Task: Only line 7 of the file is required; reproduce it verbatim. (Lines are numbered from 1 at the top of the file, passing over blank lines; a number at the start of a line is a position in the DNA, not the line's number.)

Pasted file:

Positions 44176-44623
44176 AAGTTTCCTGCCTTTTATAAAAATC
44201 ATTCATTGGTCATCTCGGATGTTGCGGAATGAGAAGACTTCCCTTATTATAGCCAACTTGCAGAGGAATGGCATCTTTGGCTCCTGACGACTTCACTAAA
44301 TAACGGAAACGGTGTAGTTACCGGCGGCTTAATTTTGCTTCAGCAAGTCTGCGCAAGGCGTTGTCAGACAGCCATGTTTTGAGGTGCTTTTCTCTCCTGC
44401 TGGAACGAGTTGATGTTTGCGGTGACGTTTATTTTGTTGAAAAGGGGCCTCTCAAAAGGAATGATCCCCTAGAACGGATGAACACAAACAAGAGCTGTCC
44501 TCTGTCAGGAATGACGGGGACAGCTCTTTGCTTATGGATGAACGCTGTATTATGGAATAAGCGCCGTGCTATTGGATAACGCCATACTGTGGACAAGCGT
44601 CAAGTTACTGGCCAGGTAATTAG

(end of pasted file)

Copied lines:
44601 CAAGTTACTGGCCAGGTAATTAG